The late Justice Antonin Scalia of the United States Supreme Court died Feb. 13, throwing the United States’ political system into even greater turmoil in what already was an unusually chaotic election campaign. As a part of the Court’s conservative wing, Scalia was tremendously impactful in the shaping of Supreme Court jurisprudence — including on an issue that is directly relevant to Alabama: namely, the question of voting rights, as dealt with in the landmark case of Shelby County v. Holder.
Antonin Scalia was a dominant force on the nation’s highest court — indeed, perhaps the single most dominant force over the course of his 30 years on the Supreme Court bench. Judge Richard Posner, of the United States Court of Appeals for the Seventh Circuit, wrote in the New Republic in 2011 that he was “the most influential justice of the last quarter-century.” His major intellectual legacy was the widespread acceptance of the theory of Constitutional interpretation known as originalism, which holds that one should seek to apply the understanding of those who drafted and ratified the Constitution.
Beyond these technical and academic legal legacies, Scalia was renowned (and, by some of his critics, reviled) for the sometimes harsh, caustic language he often used when writing his opinions. One example of this was his dissenting opinion in the recent case of Obergefell v. Hodges, which legalized same-sex marriage nationwide, recognizing it as a Constitutional right by finding that same-sex marriage bans violated both due process and the equal protection clause of the 14th Amendment. In line with his originalist theory, he did not believe that the 14th Amendment as originally understood would have prevented same-sex marriage bans, and as such, they should not be considered unconstitutional today.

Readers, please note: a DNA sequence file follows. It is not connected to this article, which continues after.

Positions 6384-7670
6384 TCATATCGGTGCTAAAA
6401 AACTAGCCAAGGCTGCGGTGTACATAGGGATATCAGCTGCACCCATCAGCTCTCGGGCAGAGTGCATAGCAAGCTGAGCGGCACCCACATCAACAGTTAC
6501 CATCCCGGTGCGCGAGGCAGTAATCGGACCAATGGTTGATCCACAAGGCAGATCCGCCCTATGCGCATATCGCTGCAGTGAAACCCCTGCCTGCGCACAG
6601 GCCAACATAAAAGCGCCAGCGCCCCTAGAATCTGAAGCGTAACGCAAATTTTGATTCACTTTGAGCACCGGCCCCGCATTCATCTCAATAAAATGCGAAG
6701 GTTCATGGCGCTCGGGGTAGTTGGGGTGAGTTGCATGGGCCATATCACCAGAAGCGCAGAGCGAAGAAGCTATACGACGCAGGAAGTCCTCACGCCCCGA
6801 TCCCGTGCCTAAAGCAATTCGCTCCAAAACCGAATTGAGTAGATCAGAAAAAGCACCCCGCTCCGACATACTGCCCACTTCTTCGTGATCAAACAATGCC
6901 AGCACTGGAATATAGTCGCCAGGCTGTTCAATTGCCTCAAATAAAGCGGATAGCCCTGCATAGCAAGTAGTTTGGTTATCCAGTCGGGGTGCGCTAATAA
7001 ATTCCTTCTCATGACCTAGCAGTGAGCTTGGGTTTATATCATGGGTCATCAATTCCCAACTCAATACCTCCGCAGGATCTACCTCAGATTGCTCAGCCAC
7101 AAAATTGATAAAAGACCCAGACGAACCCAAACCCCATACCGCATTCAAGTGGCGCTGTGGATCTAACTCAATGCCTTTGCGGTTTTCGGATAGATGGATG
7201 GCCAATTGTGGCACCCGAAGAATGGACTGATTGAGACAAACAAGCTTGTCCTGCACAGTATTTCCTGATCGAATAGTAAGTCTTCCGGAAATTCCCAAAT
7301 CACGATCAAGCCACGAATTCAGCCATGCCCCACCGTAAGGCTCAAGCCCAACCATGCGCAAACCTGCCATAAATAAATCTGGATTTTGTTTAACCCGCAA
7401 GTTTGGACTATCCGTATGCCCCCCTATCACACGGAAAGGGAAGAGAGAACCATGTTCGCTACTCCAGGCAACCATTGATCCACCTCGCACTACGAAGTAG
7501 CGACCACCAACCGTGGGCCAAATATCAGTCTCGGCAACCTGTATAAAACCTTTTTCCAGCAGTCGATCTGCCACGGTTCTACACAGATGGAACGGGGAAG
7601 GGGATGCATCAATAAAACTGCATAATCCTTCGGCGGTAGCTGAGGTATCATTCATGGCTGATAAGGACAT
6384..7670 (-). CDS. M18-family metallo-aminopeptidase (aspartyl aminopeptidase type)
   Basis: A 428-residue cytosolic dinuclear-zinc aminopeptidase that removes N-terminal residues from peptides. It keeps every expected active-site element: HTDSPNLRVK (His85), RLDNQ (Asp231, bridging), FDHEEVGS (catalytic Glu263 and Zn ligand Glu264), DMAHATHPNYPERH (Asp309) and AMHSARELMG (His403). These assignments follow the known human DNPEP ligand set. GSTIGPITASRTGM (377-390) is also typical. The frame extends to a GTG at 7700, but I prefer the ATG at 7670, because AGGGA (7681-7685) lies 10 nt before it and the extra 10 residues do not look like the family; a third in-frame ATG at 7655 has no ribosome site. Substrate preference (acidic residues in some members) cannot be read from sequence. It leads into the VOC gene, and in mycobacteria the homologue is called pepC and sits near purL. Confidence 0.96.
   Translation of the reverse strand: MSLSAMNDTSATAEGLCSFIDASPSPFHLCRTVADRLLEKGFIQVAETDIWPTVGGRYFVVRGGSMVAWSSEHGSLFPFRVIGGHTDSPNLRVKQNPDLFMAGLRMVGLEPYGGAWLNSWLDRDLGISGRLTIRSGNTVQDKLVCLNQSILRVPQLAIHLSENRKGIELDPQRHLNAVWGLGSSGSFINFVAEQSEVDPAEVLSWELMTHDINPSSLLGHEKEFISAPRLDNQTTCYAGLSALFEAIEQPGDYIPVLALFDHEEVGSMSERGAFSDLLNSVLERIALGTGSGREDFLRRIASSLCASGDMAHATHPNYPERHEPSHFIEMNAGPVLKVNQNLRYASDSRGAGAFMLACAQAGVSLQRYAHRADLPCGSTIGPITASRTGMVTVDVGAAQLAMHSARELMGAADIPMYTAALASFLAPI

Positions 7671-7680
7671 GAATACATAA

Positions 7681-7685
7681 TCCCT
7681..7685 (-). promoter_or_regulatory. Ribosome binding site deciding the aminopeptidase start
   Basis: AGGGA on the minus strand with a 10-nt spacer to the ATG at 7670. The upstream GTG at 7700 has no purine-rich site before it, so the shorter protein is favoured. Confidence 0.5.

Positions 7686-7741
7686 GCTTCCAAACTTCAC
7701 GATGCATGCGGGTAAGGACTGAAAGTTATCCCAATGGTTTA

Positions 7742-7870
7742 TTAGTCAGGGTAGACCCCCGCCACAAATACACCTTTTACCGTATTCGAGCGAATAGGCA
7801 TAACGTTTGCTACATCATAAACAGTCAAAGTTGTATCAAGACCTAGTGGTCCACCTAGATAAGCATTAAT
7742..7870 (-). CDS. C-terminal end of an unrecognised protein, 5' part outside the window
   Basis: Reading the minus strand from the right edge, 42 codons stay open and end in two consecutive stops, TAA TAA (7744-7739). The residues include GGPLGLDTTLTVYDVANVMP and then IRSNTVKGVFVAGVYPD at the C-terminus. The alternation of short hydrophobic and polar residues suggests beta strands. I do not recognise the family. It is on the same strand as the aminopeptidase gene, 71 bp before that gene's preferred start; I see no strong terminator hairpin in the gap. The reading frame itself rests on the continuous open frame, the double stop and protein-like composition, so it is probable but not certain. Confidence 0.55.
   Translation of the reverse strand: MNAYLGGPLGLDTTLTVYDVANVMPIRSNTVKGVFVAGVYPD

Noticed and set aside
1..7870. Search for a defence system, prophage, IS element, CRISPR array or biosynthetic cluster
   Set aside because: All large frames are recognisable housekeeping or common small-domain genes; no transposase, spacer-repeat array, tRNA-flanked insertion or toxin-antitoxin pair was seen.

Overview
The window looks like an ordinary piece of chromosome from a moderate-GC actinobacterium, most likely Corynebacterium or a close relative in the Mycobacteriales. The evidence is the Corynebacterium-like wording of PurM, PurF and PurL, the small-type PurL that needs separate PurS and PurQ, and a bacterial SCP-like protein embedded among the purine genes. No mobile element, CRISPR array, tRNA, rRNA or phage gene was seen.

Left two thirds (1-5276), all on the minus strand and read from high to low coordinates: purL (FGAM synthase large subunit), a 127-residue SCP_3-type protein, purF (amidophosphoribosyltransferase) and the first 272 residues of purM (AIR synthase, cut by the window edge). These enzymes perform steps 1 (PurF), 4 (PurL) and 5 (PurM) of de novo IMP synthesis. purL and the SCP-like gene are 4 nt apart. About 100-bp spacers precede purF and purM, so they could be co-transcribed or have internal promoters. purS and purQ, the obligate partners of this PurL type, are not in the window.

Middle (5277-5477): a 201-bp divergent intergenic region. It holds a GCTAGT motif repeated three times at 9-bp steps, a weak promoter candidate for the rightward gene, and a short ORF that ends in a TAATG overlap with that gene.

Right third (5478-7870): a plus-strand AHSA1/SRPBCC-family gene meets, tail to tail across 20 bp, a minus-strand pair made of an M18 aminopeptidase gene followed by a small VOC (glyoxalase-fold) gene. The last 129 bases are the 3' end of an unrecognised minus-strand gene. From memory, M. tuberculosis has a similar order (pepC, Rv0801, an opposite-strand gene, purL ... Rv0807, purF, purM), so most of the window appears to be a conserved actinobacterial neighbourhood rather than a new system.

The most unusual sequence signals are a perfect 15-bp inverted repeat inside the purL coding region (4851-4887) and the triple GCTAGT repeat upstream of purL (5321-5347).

Scalia, criticizing Justice Anthony Kennedy’s majority opinion, wrote that it had “no basis” and “lack[ed] even a thin veneer of law,” and that it “descend[ed] from the disciplined legal reasoning of John Marshall and Joseph Story to the mystical aphorisms of the fortune cookie.”
He wrote, “If I ever joined an opinion for the Court [like this one], I would hide my head in a bag.”
It has been commented by various prominent journalists who cover the Supreme Court — for instance, Dahlia Lithwick of Slate and Adam Liptak of the New York Times — that it was because of this fiery rhetorical streak that Scalia was known much more for his scathing dissents than for majority opinions, and that the chief justices sometimes avoided assigning him to write the Court’s majority opinion for this reason.
Scalia joined the majority opinion in the case of Shelby County v. Holder, which struck down as unconstitutional Section 4(b) of the Voting Rights Act of 1965. The act requires, in Section 5, that certain state and local governments — among them the State of Alabama — obtain federal “preclearance” for any proposed change to their voting laws or practices. Section 4(b) contained the formula that was used to decide exactly which states and other jurisdictions were obliged to submit to this preclearance requirement; the formula was based on data more than 40 years old, which was ultimately the reason for its demise.